A statue's limitations can become monumental problems

Nelson's Column, Trafalgar Square, London.
Ross Setford

Nelson's Column, Trafalgar Square, London.

OPINION: This column is going to be about - a column, appropriately enough. Nelson's Column to be precise.

It will also be about a number of other statues around the world because suddenly they have become the focus of much attention.

It all kicked off in the United States when it was decided to remove a statue in Charlottesville, Virginia, of General Robert E Lee, who commanded the Confederate Army during the American Civil War, which pitted the slave-owning Southern states against the North.

The planned removal sparked a backlash from white supremacists and they marched to the statue in protest. There they faced counter-demonstrators and things quickly deteriorated into a disgraceful pitched battle that ended when a peaceful protester was killed and 19 others injured after the driver of a speeding car deliberately ploughed into the group.

Several US cities had already removed Confederate statues after a self-proclaimed white supremacist gunned down nine black parishioners in a church in Charleston, South Carolina, but the Charlottesville decision seems to have brought things to a head.

So where does Nelson's Column fit into all this? Well, the world headlines sparked by the Charlottesville riot have engendered a lively debate about the appropriateness of statues to other leading historical figures.

A recent article in the British newspaper, The Guardian, called for the removal of the statue of Horatio Nelson, the hero of the Battle of Trafalgar, because he used his seat in the House of Lords and his high-profile position to support the continuation of slavery.

I was born in England and I have to admit this was a dark side of Nelson of which I was totally unaware. While I'm very disappointed to learn of this, the statue honouring Nelson was erected not to celebrate his views as a white supremacist but as the admiral who died defending his country against the French at Trafalgar.

I'd have more sympathy with the campaigners who would like to see the removal the statue of Cecil Rhodes at Oxford University's Oriel College. Rhodes was an imperialist, who is alleged to have caused the massacre of tens of thousands of black Africans and overseen, in the words of one critic, "unspeakable labour exploitation in the diamond mines and devising proto-apartheid policies".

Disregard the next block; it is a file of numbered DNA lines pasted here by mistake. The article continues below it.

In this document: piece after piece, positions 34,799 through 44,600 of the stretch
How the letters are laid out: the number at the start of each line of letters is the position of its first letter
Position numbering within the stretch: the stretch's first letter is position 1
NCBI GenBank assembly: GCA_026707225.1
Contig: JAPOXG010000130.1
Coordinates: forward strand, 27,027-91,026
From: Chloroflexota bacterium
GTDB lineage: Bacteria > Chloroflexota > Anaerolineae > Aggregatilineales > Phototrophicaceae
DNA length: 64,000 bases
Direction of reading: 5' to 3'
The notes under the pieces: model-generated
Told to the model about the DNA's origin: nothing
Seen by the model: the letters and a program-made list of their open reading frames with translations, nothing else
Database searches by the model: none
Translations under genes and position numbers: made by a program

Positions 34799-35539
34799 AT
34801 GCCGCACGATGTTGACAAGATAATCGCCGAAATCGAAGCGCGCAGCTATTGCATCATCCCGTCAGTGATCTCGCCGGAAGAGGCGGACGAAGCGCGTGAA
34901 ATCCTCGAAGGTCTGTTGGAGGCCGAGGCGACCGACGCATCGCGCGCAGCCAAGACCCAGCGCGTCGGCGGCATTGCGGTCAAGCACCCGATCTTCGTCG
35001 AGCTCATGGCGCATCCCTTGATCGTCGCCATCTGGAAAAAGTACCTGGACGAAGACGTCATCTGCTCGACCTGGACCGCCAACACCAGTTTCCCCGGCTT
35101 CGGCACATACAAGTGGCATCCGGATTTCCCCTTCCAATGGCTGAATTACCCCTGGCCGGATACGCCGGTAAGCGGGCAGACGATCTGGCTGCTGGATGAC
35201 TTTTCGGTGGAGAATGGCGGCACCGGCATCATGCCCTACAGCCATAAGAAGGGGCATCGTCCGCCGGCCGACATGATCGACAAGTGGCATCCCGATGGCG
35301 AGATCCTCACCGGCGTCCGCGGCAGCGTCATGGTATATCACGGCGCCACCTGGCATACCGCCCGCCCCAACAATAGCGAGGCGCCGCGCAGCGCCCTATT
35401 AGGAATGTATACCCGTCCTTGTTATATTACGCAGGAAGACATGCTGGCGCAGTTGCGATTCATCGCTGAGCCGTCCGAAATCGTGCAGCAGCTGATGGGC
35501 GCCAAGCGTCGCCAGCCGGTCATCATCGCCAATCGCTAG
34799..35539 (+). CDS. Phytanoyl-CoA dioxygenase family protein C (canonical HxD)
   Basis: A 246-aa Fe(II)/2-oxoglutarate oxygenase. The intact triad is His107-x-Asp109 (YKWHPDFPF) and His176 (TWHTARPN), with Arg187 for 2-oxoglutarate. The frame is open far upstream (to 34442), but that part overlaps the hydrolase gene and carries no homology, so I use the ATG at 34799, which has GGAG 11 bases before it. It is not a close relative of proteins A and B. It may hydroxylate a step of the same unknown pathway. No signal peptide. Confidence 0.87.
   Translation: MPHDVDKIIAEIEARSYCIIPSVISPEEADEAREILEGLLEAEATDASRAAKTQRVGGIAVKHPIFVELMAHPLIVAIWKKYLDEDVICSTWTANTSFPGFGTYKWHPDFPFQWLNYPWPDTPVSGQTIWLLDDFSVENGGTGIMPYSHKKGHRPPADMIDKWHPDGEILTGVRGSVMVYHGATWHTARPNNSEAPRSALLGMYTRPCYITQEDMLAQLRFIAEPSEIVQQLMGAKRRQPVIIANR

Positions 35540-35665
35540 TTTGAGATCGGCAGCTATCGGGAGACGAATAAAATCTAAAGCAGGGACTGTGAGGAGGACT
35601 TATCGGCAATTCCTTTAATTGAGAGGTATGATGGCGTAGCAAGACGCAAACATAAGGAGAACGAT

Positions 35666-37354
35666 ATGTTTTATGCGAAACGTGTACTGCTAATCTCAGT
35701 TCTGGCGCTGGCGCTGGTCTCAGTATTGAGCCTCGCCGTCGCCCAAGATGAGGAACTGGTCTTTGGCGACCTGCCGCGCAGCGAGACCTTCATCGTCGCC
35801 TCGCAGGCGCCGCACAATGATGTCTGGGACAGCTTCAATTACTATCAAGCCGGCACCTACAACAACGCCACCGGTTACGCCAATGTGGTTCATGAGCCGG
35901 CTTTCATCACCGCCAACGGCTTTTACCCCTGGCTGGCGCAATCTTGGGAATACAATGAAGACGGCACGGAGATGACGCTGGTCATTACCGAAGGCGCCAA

Early last year the college dismissed calls to remove the statue and, while confirming it could lose £100 million in gifts if the statue was to be removed, insisted that the financial implications were not a primary consideration.

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Feel free to disbelieve that.

Statues have been a hot topic for some years now. When a statue to Air Chief Marshal Sir Arthur "Bomber" Harris was unveiled in London in 1992 it met with a mixed reception. Harris had been head of Bomber Command during the closing stages of the Second World War and his strategy of carpet-bombing German cities is still hotly debated.

At the unveiling of the statue by the Queen Mother, some people booed and a few threw eggs. The German city of Dresden, where an estimated 60,000 people died in a firestorm attack by Allied bombers, protested against the memorial without success.

The statue controversy has even spread to Australia where Aboriginal leaders are calling for a plaque on a 138-year-old statue of Captain Cook in Sydney to be changed to correct the claim that he "discovered this territory".

An Aboriginal broadcaster and writer, Stan Grant, says he wants the caption changed because clearly Cook didn't discover Australia as the Aborigines had arrived there about 60,000 years earlier. He said indigenous people had become a postscript in Australian history.

And Captain Cook is not safe from controversy here in New Zealand. A statue to the explorer on Gisborne's Kaiti Hill, near to where he made his first landfall in this country, has been repeatedly vandalised amid claims that his arrival in New Zealand led to decades of death, disease and the degradation of Maori culture.

It appears statues to famous people have a limited lifespan of acceptability, so perhaps a law should be enacted requiring their removal when they reach their use-by date.

We could call it the Statues of Limitations.

 - Stuff

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